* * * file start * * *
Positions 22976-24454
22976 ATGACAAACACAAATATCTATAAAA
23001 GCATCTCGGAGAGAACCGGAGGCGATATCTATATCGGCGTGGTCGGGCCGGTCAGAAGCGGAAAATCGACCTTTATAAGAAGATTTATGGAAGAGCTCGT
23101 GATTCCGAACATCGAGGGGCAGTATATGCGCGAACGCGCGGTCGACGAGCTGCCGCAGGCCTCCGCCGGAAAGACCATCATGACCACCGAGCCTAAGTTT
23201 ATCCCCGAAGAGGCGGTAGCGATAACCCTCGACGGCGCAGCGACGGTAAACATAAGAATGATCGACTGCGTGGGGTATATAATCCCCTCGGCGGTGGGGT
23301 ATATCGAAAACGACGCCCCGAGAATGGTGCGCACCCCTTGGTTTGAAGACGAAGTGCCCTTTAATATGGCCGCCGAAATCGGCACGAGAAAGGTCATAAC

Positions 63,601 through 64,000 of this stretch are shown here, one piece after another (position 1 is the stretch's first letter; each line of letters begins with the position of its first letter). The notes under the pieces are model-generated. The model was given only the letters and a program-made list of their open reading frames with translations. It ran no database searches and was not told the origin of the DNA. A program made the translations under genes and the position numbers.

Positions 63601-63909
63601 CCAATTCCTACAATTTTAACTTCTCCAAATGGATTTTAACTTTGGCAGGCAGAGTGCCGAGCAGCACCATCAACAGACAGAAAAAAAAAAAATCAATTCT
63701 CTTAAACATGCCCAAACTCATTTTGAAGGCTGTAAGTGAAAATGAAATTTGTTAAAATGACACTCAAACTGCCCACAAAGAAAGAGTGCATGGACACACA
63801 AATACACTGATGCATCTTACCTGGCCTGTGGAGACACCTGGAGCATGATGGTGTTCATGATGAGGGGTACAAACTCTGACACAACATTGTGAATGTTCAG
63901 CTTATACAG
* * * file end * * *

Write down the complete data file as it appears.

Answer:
Positions 22976-24454
22976 ATGACAAACACAAATATCTATAAAA
23001 GCATCTCGGAGAGAACCGGAGGCGATATCTATATCGGCGTGGTCGGGCCGGTCAGAAGCGGAAAATCGACCTTTATAAGAAGATTTATGGAAGAGCTCGT
23101 GATTCCGAACATCGAGGGGCAGTATATGCGCGAACGCGCGGTCGACGAGCTGCCGCAGGCCTCCGCCGGAAAGACCATCATGACCACCGAGCCTAAGTTT
23201 ATCCCCGAAGAGGCGGTAGCGATAACCCTCGACGGCGCAGCGACGGTAAACATAAGAATGATCGACTGCGTGGGGTATATAATCCCCTCGGCGGTGGGGT
23301 ATATCGAAAACGACGCCCCGAGAATGGTGCGCACCCCTTGGTTTGAAGACGAAGTGCCCTTTAATATGGCCGCCGAAATCGGCACGAGAAAGGTCATAAC

Positions 63,601 through 64,000 of this stretch are shown here, one piece after another (position 1 is the stretch's first letter; each line of letters begins with the position of its first letter). The notes under the pieces are model-generated. The model was given only the letters and a program-made list of their open reading frames with translations. It ran no database searches and was not told the origin of the DNA. A program made the translations under genes and the position numbers.

Positions 63601-63909
63601 CCAATTCCTACAATTTTAACTTCTCCAAATGGATTTTAACTTTGGCAGGCAGAGTGCCGAGCAGCACCATCAACAGACAGAAAAAAAAAAAATCAATTCT
63701 CTTAAACATGCCCAAACTCATTTTGAAGGCTGTAAGTGAAAATGAAATTTGTTAAAATGACACTCAAACTGCCCACAAAGAAAGAGTGCATGGACACACA
63801 AATACACTGATGCATCTTACCTGGCCTGTGGAGACACCTGGAGCATGATGGTGTTCATGATGAGGGGTACAAACTCTGACACAACATTGTGAATGTTCAG
63901 CTTATACAG